Full city break guide to Palma, Mallorca

With its rich culture, incredible architecture and a history you can get lost in, Palma offers adventures for all kind of travellers. Find your perfect trip now with our full travel guide…

Anna Nicholas
30 October 2020
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Travel Palma Mallorca

How to get to Palma and getting around Palma 

Palma is great for exploring by bike (Danuez911)

Getting there: Regular flights from the UK to Palma de Mallorca by easyJet, British Airways and Ryanair take approximately two hours.

Getting around by bus: The A1 bus runs every 15 minutes during the daytime from Palma Airport to Plaça España where the metro and main bus station are located. It takes about 30 minutes and costs €5 (£4.50) one way.

There is an excellent bus network in Palma and the average fare is about €2 (£1.80). Travellers can buy a short-term bus pass known as T20 or T40 which is eligible for use around Palma and out of town.

Getting around by foot: Palma is a fantastic city to explore by foot. It is compact, and it’s cobbled streets make it a joy to wander. 

Getting around by bike: There is an efficient public bike service operating from Plaça España. The cost is just a few euros per day. For those buying a T20 or T40 metro or bus pass, bikes are free of charge but users must pre-register at the main underground bus station in Plaça España.

La Seu Cathedral (Ernest Llofriu Palou)

If you only do three things in Palma…

Es Baluard Museum (Shutterstock)

1. Visit a gothic masterpiece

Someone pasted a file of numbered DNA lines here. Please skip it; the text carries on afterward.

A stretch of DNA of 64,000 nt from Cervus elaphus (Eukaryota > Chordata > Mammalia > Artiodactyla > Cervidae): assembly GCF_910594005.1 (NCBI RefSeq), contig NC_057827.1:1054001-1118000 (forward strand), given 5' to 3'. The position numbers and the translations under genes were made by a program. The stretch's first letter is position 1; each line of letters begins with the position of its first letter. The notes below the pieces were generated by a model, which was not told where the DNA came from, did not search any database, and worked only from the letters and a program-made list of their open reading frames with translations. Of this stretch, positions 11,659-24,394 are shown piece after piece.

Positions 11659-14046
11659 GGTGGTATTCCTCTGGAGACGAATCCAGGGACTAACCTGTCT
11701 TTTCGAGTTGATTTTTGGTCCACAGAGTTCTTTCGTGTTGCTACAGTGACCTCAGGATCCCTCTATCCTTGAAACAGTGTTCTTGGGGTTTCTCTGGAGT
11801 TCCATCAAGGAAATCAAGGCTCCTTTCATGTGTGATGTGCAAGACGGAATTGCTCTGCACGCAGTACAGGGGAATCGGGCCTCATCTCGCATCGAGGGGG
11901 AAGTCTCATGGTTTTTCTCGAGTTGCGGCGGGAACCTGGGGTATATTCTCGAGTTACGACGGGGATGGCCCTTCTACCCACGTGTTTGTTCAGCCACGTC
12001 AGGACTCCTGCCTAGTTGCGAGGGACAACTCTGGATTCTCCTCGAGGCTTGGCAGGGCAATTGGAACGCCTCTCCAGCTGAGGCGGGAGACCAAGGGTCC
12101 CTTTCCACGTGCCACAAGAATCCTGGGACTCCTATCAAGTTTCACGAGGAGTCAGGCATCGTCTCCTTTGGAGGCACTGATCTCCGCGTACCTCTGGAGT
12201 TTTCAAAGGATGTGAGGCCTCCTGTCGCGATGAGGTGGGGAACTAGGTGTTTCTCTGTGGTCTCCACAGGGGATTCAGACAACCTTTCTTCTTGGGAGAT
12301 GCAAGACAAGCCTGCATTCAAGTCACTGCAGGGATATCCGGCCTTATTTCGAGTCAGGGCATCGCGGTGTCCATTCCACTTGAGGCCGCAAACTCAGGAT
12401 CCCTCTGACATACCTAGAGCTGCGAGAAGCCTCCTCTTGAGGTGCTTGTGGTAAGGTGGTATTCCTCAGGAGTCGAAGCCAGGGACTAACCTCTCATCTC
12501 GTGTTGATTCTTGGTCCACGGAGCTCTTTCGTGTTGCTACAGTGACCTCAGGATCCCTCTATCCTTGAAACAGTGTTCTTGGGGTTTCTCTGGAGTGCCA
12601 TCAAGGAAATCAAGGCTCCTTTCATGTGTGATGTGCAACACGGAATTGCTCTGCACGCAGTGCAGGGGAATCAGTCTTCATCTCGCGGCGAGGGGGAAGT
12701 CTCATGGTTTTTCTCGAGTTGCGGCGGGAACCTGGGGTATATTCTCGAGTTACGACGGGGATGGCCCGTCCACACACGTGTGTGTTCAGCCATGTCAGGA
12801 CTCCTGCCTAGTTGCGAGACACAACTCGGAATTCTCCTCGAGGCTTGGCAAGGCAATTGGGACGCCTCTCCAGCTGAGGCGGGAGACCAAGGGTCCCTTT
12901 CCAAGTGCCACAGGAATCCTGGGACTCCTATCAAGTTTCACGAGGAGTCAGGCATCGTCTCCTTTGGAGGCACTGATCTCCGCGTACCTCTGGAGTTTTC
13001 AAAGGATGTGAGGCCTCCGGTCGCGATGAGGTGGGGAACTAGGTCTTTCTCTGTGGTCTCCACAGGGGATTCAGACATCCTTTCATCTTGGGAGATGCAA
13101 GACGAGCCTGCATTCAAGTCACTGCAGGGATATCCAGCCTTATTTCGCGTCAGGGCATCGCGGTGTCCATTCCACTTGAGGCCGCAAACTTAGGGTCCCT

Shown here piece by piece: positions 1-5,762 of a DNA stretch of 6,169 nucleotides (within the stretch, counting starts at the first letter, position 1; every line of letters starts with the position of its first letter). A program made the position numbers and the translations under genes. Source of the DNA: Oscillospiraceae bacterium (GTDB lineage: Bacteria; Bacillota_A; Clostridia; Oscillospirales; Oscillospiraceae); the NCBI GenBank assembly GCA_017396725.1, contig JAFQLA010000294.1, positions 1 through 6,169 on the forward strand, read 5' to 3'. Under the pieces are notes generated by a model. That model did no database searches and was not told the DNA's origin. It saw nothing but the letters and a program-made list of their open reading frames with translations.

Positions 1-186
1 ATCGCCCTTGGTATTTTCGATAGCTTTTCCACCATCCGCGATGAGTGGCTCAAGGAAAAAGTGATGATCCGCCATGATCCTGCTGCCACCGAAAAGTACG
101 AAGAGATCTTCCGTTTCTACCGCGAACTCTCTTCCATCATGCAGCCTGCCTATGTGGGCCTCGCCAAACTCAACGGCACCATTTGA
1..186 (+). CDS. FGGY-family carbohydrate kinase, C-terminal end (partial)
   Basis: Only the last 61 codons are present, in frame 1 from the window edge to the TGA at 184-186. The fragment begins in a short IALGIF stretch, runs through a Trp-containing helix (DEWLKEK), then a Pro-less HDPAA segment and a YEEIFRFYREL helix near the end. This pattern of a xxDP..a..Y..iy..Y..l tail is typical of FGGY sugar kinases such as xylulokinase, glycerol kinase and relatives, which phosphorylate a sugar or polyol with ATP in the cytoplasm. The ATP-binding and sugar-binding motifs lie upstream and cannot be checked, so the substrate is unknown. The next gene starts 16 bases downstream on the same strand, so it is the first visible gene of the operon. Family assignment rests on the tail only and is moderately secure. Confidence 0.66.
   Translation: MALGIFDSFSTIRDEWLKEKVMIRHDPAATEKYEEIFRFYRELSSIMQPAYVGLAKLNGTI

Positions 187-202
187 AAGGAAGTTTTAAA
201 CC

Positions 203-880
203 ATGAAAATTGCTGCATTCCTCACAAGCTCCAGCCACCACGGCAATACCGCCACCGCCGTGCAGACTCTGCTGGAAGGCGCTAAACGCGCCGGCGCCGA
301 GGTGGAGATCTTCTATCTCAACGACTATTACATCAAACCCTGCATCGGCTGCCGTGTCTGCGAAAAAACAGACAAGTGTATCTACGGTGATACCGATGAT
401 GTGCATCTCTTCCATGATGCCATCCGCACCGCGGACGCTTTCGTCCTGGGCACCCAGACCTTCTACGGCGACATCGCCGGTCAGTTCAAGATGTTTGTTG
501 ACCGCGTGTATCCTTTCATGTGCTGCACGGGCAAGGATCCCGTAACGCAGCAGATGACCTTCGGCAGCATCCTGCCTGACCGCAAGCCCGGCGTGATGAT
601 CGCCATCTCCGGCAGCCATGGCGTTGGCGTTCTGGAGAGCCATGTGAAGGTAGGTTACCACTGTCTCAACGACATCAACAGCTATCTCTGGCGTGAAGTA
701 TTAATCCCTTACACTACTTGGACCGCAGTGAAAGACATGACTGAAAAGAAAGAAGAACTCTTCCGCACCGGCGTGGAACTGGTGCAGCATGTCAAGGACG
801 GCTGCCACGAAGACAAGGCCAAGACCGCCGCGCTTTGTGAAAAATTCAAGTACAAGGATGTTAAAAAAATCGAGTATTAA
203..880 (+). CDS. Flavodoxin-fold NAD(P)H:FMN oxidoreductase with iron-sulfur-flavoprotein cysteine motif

Striking a pose above Parc de Mar is La Seu Cathedral, the jewel in the crown of Palma. This colossal Gothic masterpiece that began life at the time of the Catalan conquest, endured eight centuries of reformation under the direction of master architects such as Antoni Gaudí in the 20th century. Once a Moorish settlement, the cathedral is now home to precious Gothic, Renaissance, and Baroque works of art. Highlights include the play of light from the ancient rosette window, the decorative canopy above the altar and the re-design of St Peter’s chapel, fashioned from terracotta by contemporary Mallorcan artist, Miquel Barceló.

Walk the narrow streets of Calatrava (Shutterstock)

2. Enjoy contemporary art overlooking Palma Bay

With its concrete and glass façade and warren of walkways, balconies and ramparts, Es Baluard museum of modern art is an architectural wonder. Hugging an eyrie close to the city walls, the former medieval fortification includes contemporary sculptures and a café in its grounds. The gallery contains permanent and temporary collections from the 19th-century and is also a venue for lively cultural events. Browse the 700 works of artists from the Baleares and oeuvres by luminaries, Picasso, Miró and Tàpies and Dalí.

Hotel Can Alexandre

3. Get lost in history